“There could have been confusion on our part. I had multiple people in our office review — there could have been confusion. But I want you to know one thing: You know I take this job very seriously, and if you’re accusing me of meeting with your colleagues and somehow going around the backs of minority members of this council, it is 100% absolutely wrong,” Carvalho told Penaloza.
“You don’t trust that to be true? Then you should ask me to leave. I have always given you good, objective advice. I do not get involved in your politics. You do your job, you get your votes. I do my job and give you legal advice.”
In response, Penaloza kept interjecting, “perception is reality.”
“Well, there is no reality there,” Carvalho replied. “I did not talk to your colleagues, you can ask them right now. I did not speak to your colleagues. The advice you’ve been given tonight is the best advice I can give to this municipal corporation. That’s all I can tell you.”
Pro-rent control Councilmember Jessie Lopez shot back and accused Penaloza of “projecting” his “insecurities” onto the council majority.
Penaloza, Bacerra and Amezcua are supported by the most controversial interest group in town, the police union, which has for years faced scrutiny for consolidating political control over City Hall through hundreds of thousands of dollars of political campaign spending during city elections.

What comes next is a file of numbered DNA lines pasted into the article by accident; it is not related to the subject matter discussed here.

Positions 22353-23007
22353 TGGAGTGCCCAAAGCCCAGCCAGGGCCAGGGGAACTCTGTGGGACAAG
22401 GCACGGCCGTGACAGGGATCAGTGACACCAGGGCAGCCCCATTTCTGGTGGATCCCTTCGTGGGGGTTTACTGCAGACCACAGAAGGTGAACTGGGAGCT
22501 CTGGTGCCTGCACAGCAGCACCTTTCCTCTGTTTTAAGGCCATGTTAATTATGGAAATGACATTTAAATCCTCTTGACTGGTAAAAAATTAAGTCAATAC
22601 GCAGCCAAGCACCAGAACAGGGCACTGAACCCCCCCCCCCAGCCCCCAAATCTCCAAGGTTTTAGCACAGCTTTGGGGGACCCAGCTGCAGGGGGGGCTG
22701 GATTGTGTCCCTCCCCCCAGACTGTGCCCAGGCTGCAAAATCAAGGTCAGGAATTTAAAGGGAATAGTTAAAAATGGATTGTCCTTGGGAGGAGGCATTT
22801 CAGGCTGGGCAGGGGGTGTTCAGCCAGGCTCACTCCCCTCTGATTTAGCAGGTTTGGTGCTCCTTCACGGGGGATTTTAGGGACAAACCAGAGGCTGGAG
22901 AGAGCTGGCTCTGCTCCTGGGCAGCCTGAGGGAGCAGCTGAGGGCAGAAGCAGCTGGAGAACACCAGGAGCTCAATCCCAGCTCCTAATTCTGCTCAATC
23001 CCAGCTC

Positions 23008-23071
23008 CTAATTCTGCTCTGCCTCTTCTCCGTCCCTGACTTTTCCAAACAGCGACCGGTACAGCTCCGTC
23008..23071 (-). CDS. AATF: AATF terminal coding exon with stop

The result has been a pattern of police chiefs and city managers departing City Hall after facing police union opposition, as well as the union’s successful unseating of former Council Member Ceci Iglesias, a Republican who criticized the union over enhanced police officer salaries in a working class city with the highest sales tax in OC.
It all happened under the police union’s former embattled leader, Gerry Serrano, who City Hall officials accused in recent years of threatening to “burn the city to the ground” in his quest for a pension boost that they deemed improper.
That brought Serrano into direct conflict with City Manager Kristine Ridge and Police Chief David Valentin through lawsuits, in which Serrano accused them of impropriety. Valentin announced his retirement this year.
After going against police union pay raise demands in December, 2022 — and voting to slash Serrano’s full-time release from police work — Lopez is facing a union-backed recall election this November. One fueled, in part, by her support for rent control.
The police union political backdrop thus spilled over into the rent control discussion.
“Don’t sit here and project your actions and your insecurities, whatever you have going on, onto me,” said Lopez, who compared opponents’ concerns that night about the costs of a ballot measure to the costs being incurred by the city to respond to police union lawsuits.
A chorus of voices around the dais rose up at once, to which Mayor Amezcua said, “We’re not going to do this.”
“I welcome the public to (file a Public Records Act request for) my text messages, my emails and phone calls,” Lopez said toward the end of the discussion.
“I have made my position very clear from the very beginning. I don’t need to be working around, trying to influence something the council majority has already given direction on.”
Brandon Pho is a Voice of OC reporter. Contact him at firstname.lastname@example.org or on Twitter @brandonphooo.